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Wake up Pakistan ! Presently the Muslim societies are in a state of ideological confusion and flux. Materialism, terrorism,...

Thursday, November 14, 2013

Control of the Narrative of Terror

THE emerging narrative in Pakistan, especially in the Punjabi mainland and the urban centres of Khyber Pakhtunkhwa and Sindh, shows that the militant discourse is fast moving from social to state control.

The discourse constitutes a zeal for war against everything that is different or at variance with the cultural, political and social domains. It manifests itself in the collective desire of mostly middle-income, urban groups to shape a homogenous world.

Diversity appears inimical to this discourse. Isolation from and conflict with the states of the region and the wider world is at its core. The mainstream electronic media, social media, right-wing and religio-political parties, apart from militant groups themselves, seem to be vying with one another in propagating the elements of this discourse out of compromise, complicity or fear, or all of these.

The popular narrative of the militant discourse is quite clearly indicated in the response to the elimination of Tehreek-i-Taliban Pakistan (TTP) chief Hakeemullah Mehsud in a recent drone strike.

Although the history and aims of the slain TTP chief are well known, Interior Minister Nisar Ali Khan and the Pakistan Tehreek-i-Insaf chief, Imran Khan presented a simplistic argument — something like this: the TTP chief was (perhaps) going to initiate a peace dialogue with the government which would have led to peace in Pakistan.

The US killing of the TTP chief was based on malevolent intentions of not giving peace a chance in Pakistan.

The argument has several problems. First, several media reports, both local and international, establish that the drone strike which eliminated Hakeemullah Mehsud had nothing to do with the peace dialogue. They show that US intelligence had been after the TTP chief since it was claimed he was involved in an attack on the CIA establishment in Afghanistan’s Khost province a few years back.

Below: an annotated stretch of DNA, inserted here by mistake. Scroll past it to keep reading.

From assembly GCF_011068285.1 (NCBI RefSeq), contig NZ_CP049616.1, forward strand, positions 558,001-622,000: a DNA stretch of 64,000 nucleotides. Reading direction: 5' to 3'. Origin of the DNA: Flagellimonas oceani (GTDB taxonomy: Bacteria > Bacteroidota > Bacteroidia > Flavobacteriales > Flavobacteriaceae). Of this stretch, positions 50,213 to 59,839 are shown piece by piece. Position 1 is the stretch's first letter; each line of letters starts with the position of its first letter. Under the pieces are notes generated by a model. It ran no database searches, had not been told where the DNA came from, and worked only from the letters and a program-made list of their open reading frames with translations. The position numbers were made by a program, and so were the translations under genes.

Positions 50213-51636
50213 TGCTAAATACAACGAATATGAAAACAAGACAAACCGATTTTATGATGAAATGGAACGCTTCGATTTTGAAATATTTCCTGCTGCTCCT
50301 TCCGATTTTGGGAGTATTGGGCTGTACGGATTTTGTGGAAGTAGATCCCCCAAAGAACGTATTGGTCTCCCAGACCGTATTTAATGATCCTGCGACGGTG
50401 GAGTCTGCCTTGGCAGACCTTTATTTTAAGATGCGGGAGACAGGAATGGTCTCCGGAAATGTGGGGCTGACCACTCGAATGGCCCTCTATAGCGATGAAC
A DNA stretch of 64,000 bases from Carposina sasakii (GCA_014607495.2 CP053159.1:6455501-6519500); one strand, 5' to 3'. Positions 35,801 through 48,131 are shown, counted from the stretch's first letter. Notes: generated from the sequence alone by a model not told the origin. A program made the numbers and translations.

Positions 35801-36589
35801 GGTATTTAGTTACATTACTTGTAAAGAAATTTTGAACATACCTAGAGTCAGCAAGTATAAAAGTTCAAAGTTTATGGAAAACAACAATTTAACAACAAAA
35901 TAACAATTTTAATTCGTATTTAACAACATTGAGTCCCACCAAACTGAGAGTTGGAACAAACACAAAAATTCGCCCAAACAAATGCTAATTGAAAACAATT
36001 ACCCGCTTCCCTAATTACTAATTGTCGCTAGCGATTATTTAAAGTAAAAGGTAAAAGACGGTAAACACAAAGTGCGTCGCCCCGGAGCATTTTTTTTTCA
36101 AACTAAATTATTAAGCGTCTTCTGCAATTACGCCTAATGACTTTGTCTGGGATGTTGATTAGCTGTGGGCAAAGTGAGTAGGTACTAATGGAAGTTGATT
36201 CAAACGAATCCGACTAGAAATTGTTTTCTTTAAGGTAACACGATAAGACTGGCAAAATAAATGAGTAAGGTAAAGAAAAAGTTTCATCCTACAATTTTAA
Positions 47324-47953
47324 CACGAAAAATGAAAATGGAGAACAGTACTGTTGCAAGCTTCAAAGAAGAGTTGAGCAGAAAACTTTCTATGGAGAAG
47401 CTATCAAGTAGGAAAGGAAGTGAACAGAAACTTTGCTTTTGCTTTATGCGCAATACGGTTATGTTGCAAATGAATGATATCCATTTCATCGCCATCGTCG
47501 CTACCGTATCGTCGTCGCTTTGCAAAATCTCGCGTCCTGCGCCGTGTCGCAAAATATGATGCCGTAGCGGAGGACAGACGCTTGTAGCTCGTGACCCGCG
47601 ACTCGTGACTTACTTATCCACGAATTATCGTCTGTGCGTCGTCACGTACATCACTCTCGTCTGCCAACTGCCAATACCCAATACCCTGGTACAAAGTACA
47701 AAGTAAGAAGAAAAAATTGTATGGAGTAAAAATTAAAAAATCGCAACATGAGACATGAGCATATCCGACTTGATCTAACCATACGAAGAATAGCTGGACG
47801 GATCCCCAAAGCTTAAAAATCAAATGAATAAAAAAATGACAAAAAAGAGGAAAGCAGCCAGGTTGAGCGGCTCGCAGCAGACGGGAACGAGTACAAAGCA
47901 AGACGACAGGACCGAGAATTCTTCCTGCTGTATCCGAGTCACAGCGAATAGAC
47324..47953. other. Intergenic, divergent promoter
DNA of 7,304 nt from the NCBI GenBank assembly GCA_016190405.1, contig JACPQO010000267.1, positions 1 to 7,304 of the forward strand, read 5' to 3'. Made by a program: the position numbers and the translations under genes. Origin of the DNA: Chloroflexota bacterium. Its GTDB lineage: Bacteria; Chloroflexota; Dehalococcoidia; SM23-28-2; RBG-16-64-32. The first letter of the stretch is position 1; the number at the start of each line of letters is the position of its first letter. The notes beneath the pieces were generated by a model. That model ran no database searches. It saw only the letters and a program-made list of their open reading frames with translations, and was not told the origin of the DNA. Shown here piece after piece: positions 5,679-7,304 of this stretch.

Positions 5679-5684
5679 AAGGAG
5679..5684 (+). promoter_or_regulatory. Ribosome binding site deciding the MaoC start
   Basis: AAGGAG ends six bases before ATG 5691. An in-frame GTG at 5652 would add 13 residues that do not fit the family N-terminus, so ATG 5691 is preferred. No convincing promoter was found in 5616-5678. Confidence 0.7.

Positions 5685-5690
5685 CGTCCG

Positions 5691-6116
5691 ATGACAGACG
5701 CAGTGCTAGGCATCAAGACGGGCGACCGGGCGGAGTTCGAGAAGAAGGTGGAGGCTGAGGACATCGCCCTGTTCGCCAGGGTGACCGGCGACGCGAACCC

Second, according to many observers, the assumed peace process between the TTP and the state had few prospects of success on several counts. The TTP chief’s interview with the BBC some days before his death is cited as partial evidence of his lukewarm attitude towards the peace process that is being vehemently advocated by the political leadership.

The drone strike killing the TTP chief must be seen against the background of three intertwining circles.

There is a national circle with links to insurgency, terrorism and militancy inside Pakistan. There is a regional circle which outlines factors related to political events in the regional states, especially Afghanistan, Iran and India. There is the last circle which links national and regional security factors with the international community, especially Europe and North America.